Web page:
Advanced Air Mobility

VertiSim: A Simulation Tool for Urban Air Mobility Network Performance

Our research lab employs cutting-edge tools and methodologies such as high-performance computing, optimization, AI, and data science to advance the design and simulation of urban and regional air mobility infrastructure and operations. A cornerstone of our work includes the development of VertiSim [TRB’24,], a multi-agent discrete-event vertiport network simulator, and BigUAMSim [IEEE TITS’24], a GPU-based regional-scale high dimension transportation simulation, both contributing to intricate and accurate mobility simulations. 

Complementing our simulation efforts, we utilize energy optimal trajectory design to improve air traffic efficiency and minimize energy consumption [TRB’24]. Through smart corridor engineering, we further ensure safe, swift transportation across our carefully planned air corridors [ISC2’22]The main thrust of our research is harnessing the potential of zero-emission aircraft to enhance regional economic development, promote equitable access to goods and services, transform mobility by doubling door-to-door speeds from 60 mph to 120 mph, and revitalize regional airports [TRB’24][DASC’22][AIAA’22][AIAA’21][IEEE TITS’21][AIAA’18]. Our ambitious goal is to reduce door-to-door mobility costs to below 60 cents per mile while achieving the capacity of a single highway lane, which is 3,300 passengers per hour.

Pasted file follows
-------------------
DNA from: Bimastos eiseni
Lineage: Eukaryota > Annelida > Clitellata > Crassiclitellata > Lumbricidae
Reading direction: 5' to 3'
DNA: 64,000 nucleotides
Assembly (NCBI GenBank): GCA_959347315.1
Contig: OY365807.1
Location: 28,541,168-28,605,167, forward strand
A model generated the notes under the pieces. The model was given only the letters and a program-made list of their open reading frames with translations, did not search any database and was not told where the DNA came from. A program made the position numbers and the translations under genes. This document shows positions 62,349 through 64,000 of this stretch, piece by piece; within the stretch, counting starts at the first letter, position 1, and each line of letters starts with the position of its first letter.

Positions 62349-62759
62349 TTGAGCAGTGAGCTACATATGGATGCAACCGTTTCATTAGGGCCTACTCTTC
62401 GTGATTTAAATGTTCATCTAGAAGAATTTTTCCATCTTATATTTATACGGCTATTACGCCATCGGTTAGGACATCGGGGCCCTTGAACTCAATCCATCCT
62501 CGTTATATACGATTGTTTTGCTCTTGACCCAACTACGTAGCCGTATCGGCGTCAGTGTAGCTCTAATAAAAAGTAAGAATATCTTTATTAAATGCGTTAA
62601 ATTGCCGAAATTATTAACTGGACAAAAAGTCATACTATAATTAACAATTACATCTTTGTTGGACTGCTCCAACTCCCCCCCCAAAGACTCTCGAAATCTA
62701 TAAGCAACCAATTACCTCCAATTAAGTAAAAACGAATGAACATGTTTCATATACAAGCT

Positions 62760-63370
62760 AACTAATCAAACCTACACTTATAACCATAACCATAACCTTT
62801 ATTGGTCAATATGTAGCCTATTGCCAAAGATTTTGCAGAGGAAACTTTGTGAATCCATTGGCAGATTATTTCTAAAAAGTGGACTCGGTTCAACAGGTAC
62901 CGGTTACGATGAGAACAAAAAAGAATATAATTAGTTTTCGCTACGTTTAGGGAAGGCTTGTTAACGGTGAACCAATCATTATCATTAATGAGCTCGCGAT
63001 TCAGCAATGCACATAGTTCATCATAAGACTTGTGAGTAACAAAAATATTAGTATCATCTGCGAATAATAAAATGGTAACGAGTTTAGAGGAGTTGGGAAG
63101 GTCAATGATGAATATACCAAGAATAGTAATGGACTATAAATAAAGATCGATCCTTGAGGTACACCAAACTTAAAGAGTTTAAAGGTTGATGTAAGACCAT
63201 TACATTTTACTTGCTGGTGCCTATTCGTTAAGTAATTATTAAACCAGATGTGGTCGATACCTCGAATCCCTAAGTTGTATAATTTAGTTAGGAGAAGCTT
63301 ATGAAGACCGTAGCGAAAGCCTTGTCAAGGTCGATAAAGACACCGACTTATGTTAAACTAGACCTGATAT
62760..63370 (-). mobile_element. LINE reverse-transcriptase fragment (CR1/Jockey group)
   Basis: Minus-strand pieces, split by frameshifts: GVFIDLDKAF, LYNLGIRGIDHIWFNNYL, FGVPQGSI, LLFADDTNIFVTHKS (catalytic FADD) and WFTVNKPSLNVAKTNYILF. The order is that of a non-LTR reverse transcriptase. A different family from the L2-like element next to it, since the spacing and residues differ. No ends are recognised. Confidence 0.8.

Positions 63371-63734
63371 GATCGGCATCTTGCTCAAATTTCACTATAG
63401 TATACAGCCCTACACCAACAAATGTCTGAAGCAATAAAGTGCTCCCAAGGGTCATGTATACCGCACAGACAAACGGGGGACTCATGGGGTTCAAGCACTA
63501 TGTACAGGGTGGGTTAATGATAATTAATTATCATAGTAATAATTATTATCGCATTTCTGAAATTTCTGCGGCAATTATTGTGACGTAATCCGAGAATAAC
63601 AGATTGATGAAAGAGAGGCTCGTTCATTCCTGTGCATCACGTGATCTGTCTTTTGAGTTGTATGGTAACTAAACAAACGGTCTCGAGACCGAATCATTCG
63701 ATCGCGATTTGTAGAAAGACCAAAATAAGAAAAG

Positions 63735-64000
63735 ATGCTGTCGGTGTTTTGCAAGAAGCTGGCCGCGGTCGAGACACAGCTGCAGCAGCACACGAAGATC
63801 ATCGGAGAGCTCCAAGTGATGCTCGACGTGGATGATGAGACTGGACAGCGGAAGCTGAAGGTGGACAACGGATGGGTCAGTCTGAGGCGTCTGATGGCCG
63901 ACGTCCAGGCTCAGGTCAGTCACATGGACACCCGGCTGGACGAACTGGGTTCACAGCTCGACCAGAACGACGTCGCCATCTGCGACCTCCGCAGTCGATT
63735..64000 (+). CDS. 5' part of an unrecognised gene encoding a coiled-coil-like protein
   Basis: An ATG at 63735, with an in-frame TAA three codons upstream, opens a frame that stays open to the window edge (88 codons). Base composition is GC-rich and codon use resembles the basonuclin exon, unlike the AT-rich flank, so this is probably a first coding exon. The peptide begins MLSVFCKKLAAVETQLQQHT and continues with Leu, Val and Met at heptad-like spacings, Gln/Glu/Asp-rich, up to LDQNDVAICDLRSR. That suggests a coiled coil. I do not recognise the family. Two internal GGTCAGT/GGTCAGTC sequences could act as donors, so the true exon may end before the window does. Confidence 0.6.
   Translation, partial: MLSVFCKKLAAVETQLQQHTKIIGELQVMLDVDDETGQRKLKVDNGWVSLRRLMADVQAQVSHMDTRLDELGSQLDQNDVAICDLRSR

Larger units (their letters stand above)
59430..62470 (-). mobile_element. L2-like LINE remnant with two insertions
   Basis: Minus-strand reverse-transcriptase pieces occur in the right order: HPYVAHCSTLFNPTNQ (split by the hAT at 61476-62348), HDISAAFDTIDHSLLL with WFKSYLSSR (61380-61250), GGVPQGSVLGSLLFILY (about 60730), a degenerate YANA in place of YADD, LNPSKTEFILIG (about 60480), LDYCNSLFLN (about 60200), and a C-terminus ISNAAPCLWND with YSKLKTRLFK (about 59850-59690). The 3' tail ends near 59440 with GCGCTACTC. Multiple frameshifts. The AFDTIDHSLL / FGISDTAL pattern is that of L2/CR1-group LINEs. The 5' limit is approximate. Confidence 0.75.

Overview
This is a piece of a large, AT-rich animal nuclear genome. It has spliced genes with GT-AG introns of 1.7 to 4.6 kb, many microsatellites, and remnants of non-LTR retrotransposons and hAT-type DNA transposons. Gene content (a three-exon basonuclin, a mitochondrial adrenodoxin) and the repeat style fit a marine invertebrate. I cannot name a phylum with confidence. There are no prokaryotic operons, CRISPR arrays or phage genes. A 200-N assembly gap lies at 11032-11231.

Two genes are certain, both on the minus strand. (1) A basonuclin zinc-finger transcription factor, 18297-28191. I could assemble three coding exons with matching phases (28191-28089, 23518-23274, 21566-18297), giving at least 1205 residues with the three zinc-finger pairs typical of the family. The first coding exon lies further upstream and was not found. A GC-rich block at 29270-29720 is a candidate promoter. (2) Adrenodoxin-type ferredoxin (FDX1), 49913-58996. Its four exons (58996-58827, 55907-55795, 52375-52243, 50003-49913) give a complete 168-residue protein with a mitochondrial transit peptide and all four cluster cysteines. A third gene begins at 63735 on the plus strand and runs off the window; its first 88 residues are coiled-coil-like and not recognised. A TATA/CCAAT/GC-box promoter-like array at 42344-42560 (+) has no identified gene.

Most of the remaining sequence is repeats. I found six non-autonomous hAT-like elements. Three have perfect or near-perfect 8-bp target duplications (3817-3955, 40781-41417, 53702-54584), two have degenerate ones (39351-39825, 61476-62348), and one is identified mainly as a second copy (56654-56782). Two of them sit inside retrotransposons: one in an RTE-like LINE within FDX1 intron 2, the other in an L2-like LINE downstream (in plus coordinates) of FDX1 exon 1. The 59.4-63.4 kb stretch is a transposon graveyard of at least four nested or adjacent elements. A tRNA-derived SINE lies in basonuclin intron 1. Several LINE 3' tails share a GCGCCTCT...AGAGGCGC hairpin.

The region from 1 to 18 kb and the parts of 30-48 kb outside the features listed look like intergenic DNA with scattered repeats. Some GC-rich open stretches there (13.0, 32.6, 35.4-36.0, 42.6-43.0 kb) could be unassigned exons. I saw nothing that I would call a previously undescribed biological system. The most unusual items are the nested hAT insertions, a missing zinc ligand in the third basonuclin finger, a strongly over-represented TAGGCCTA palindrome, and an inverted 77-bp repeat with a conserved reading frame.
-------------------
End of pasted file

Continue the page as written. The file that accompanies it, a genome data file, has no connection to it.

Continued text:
Autonomy of Flight

A crucial requirement for scalable deployment of next generation flight systems is safe autonomy. Topics of interest range from collision avoidance using noisy sensors, efficient motion planning, vehicle design strategies, map generation, and anomaly detection. Applications of interest include transportation, precision agriculture, infrastructure inspection, construction site monitoring, and firefighting.

Traffic Management and Resource Allocation for UAV-based Parcel Delivery in Low-altitude Urban Space

We propose a framework of Unmanned Aircraft Vehicles (UAV) system traffic management in the context of parcel delivery in low-altitude urban airspace, including clustering-based UAV path planning, Unmanned Aircraft System Traffic Management (UTM) with conflict detection and resolution (CD&R), and mechanism design for airspace resource allocation. Extensive numerical analysis is conducted with San Francisco. The results show the effectiveness of the proposed framework, particularly the scalability of the traffic management model. This work proposed the first scalable UTM concept of operations that provides both conflict resolution and efficient resource allocation. We developed innovative methodology for identifying conflict-intensive sets of flights using complex network theory. Besides, we developed methodology for characterizing obstacles in a dense and complex urban environment.